Creating a Great Spirit of Service at Southwest Airlines: An Interview with Colleen Barrett, President.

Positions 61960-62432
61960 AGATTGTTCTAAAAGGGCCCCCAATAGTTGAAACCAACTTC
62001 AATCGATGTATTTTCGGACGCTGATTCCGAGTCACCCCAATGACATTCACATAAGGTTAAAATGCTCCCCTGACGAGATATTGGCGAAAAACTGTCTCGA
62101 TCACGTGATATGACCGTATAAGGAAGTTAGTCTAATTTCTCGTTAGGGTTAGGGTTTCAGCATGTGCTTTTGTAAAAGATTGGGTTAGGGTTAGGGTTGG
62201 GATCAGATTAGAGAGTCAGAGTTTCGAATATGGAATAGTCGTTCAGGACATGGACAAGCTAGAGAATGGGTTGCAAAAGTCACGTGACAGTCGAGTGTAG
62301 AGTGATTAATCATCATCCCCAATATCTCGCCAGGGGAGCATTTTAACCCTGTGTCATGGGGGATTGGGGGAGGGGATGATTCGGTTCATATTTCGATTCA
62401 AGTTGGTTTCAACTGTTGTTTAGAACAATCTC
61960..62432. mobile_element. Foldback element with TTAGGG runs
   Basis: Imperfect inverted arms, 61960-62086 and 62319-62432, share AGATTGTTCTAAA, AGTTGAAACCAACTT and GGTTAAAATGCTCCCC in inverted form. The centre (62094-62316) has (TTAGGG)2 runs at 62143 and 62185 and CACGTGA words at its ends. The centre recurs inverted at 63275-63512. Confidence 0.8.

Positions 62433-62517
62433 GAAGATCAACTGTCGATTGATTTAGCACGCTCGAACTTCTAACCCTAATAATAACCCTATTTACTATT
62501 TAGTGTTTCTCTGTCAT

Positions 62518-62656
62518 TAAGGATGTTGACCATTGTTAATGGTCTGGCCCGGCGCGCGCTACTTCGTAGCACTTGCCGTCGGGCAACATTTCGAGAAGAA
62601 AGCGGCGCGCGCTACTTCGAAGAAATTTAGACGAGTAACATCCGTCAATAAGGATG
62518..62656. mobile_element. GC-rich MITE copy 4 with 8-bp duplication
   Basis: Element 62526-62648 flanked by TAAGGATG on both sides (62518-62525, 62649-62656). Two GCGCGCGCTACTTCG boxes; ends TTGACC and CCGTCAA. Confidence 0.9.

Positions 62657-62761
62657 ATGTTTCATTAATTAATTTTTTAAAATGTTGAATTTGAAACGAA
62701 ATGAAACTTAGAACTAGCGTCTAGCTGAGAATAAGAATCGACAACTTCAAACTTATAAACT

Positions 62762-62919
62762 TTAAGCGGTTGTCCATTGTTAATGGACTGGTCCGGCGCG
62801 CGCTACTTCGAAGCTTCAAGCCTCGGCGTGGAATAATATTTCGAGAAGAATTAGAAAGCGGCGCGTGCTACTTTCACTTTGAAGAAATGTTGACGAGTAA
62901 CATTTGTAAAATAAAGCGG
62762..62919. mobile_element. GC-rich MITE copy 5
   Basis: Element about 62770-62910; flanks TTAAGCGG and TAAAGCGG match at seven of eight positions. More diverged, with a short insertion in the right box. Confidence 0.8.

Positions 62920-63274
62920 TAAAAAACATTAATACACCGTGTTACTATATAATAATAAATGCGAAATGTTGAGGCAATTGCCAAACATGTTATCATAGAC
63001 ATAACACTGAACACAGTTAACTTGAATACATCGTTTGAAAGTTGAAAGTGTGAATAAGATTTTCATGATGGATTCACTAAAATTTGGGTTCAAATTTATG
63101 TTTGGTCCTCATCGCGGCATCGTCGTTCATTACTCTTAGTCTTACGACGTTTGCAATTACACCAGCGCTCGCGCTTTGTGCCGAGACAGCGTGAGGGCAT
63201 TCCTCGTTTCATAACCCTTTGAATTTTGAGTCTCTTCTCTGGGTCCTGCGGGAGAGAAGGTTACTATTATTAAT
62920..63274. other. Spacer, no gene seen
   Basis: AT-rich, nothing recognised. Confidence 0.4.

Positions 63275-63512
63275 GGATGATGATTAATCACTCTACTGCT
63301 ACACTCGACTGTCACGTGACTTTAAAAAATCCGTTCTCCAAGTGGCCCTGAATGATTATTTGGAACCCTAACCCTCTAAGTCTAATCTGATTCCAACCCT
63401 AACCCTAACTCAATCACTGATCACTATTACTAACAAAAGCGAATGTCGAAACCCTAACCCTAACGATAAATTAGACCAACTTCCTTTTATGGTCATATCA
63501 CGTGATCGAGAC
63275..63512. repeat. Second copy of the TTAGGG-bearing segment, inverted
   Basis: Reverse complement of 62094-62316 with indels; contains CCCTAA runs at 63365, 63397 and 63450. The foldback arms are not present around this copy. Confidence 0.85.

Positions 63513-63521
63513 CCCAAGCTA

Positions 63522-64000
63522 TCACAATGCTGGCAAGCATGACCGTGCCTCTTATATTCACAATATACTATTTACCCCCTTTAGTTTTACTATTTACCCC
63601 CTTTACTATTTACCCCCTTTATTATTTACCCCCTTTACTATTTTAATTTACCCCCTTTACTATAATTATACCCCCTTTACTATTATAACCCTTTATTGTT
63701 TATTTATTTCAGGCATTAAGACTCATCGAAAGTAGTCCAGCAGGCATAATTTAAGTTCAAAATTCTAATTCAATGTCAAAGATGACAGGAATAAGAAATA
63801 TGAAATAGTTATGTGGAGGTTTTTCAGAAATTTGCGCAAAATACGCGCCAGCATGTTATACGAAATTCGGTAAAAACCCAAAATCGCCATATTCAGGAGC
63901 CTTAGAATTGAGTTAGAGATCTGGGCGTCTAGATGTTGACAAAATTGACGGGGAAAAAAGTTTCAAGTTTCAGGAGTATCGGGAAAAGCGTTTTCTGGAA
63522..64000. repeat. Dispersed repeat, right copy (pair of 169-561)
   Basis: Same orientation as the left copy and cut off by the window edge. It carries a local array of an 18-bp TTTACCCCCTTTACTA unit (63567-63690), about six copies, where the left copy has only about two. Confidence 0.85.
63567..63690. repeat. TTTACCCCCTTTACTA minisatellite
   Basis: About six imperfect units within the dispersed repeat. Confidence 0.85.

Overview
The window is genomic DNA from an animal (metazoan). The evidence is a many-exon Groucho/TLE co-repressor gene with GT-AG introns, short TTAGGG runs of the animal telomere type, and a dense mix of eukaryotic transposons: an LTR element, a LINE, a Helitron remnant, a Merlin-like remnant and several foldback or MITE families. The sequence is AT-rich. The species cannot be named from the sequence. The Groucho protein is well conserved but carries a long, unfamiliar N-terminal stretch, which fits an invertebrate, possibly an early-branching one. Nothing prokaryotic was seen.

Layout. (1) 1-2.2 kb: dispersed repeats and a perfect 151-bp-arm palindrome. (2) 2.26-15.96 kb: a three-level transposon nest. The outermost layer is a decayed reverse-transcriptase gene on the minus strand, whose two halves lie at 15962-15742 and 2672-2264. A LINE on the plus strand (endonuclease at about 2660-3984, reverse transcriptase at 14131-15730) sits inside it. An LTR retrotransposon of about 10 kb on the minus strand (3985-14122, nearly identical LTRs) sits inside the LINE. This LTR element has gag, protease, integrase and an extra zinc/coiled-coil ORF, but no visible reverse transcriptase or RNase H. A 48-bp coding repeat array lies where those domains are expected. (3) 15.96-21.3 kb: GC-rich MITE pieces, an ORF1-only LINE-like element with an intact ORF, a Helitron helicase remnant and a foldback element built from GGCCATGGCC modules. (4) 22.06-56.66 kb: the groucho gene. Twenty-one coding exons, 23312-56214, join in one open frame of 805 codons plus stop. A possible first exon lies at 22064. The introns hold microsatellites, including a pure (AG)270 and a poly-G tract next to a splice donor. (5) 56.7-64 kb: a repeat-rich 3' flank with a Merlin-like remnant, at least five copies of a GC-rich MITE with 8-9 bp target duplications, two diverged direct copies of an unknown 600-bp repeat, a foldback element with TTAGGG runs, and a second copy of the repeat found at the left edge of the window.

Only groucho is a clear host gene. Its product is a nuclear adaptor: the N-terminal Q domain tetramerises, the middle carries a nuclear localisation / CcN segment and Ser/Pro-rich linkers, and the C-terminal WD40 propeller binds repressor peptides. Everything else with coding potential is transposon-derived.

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1 Creating a Great Spirit of Service at Southwest Airlines: An Interview with Colleen Barrett, President. Professor Allan Cohen and Professor Jay Rao April 2006 Service. Whether you make a piece of hardware, or deliver a face-to-face service, everything we do to create business success revolves around understanding our customers, creating a product or service that satisfies their needs and delivering that value in a way that builds a lasting relationship with our customers. There are few industries that are more competitive than airline travel. Imagine a business where the products and prices can change every day and customers can review all competing offers at the click of a button. Now imagine having to satisfy those customers, numbering hundreds of thousands each day, when you have to pack them on a tight schedule into a metal tube and safely carry them across hundreds or thousands of miles. On a good day this can be a Herculean challenge, while on a bad day uncontrollable factors like the weather can turn even the best service into a bad experience. Each day here presents thousands of face-toface customer contacts and decisions that impact customers, all of which decide whether a customer comes back and some of which can become headline news. Into this pressure cooker insert your key competitive tool: 30,000 employees who somehow manage to keep the planes flying, move the bags, ticket, guide, seat and care for passengers, some of whom are already upset for any number of reasons, all done on a moment-to-moment schedule. Then when that plane takes off they turn around and do it all again and again and again. Yet despite all this, these employees sing on the planes, love one another and many would not want to work anywhere else. Now you re beginning to get a sense of the spirit, the Southwest Airlines spirit. To learn more about this remarkable company, its people and their incredible spirit of service, we spoke to Colleen Barrett, President of Southwest Airlines, who is known as the heart of this spirit among the people at her company. Colleen generously shared her time with us and we want to thank her and all the people at Southwest Air who helped make this interview possible. Babson: You re walking in a giant pair of shoes and it s not so easy to follow a legend. Can you tell us what is it like to succeed Herb, and how you ve gone about making the role your own? CB: I almost don t think of it as succeeding Herb. I don t believe anyone at Southwest would ever say that they were even going to attempt to fill Herb s shoes because that would be impossible. I have a particularly unique situation here that I doubt you could find again in any other combination of businesspeople that have worked together for many years. I m talking about the culture and the leadership of Southwest Airlines as a company and here Herb and Colleen have always been thought of as a team. That s unbelievably unique. And I say it only because I think the outside world was a bit taken aback when Herb gave us two of his three titles. In the inside world at Southwest